By Tony Phillips
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Outsider in the White House

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Issue 409

This Socialist Senator’s campaign to be president shows that the appetite for a left wing alternative to establishment neoliberal politics is as strong in the US as it is in Britain, Greece and Spain.

Sanders has repeatedly managed to get elected as a democratic socialist, not for either the Democratic or Republican parties. His politics were shaped by participation in the civil rights and anti Vietnam war movements of the 1960s.

His hero is Eugene Debs, a socialist who ran for president from prison, having been jailed for opposing participation in the First World War.

This book describes consistent opposition to the big business policies of the two main US parties and his advocacy of the interests of working people.

It contains a powerful denunciation of all that is wrong with an America dominated by big corporations, a country that has seen class war against the working class lasting over three decades. “There is something profoundly wrong when the top one tenth of 1 percent owns as much as the bottom 90 percent,” he rightly comments.

Sanders has pulled together a coalition of trade unionists, women’s organisations, war veterans and small farmers in support of progressive policies in Vermont.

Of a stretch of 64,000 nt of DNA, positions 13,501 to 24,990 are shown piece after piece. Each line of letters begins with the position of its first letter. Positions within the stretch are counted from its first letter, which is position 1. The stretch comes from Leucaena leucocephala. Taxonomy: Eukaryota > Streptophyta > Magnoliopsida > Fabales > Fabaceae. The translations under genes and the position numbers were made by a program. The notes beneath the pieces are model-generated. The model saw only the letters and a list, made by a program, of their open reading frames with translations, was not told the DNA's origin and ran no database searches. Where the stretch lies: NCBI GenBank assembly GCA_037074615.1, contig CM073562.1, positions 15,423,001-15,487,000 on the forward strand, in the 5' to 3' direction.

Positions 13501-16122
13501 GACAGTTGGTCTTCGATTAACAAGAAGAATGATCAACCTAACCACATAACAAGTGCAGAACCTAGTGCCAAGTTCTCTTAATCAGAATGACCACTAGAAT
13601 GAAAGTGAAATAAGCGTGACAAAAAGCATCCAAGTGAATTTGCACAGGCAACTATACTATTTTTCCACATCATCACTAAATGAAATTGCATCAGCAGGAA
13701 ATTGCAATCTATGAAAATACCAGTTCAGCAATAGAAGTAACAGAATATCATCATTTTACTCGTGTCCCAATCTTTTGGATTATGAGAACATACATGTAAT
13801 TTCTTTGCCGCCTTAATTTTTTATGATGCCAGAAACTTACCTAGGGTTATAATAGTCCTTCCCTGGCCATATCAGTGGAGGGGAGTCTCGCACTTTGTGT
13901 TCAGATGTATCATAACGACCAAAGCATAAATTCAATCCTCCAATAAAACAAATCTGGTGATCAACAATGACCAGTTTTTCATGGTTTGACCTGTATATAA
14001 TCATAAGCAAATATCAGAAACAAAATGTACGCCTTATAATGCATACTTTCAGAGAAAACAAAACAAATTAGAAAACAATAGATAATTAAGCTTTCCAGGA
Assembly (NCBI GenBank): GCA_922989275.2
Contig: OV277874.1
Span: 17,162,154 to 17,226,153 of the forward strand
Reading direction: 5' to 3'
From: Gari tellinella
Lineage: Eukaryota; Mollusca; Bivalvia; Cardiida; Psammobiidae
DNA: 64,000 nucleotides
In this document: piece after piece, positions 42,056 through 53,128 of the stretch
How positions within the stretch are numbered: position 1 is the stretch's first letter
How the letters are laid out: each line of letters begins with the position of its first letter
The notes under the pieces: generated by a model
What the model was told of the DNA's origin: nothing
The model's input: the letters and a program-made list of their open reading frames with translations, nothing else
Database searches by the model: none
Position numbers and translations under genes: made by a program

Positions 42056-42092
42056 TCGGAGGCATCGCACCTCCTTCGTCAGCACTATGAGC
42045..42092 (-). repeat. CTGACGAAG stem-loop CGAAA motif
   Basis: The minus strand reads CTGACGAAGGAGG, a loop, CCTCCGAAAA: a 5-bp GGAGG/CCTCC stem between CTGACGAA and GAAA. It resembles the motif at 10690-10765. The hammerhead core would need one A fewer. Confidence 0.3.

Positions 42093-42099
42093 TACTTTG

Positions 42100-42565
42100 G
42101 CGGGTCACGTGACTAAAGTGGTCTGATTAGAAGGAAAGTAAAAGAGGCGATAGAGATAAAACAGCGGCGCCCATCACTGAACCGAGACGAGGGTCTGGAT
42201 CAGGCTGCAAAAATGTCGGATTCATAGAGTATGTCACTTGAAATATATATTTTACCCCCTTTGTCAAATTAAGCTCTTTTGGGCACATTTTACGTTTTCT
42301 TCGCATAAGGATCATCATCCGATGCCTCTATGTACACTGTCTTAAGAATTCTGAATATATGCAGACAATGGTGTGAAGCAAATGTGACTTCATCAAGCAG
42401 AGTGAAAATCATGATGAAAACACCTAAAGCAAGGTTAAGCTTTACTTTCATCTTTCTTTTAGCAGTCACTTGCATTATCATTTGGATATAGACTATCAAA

Despite being the only socialist in Congress he has shamed majorities into voting to increase the minimum wage, cut state subsidies for the arms industry and raise funding for healthcare.

While being very clear that US politics is controlled by big business and the interests of the super-rich, Sanders has total faith in the power of the vote. “If voter turnout in this country reached the levels of Canada or Europe…American society would change substantially”, he writes.

Sanders’ socialism is of the moderate social democratic variety, looking to win reforms through the state. He supported workers taking strike action against union derecognition in Wisconsin and other states and the Occupy movement, but most of the book is focussed on election campaigns and what he does in Congress.

Sanders helped set up a progressive caucus in Congress but has been criticised for not doing more to build a national party of the left.

This does not detract from a consistent opposition to the neoliberal agenda and some real practical achievements.

His campaign is taking the fight against austerity, racism and inequality into the mainstream. But the fact remains that real change will only come through mass struggle and building a socialist alternative to the parties of big business.

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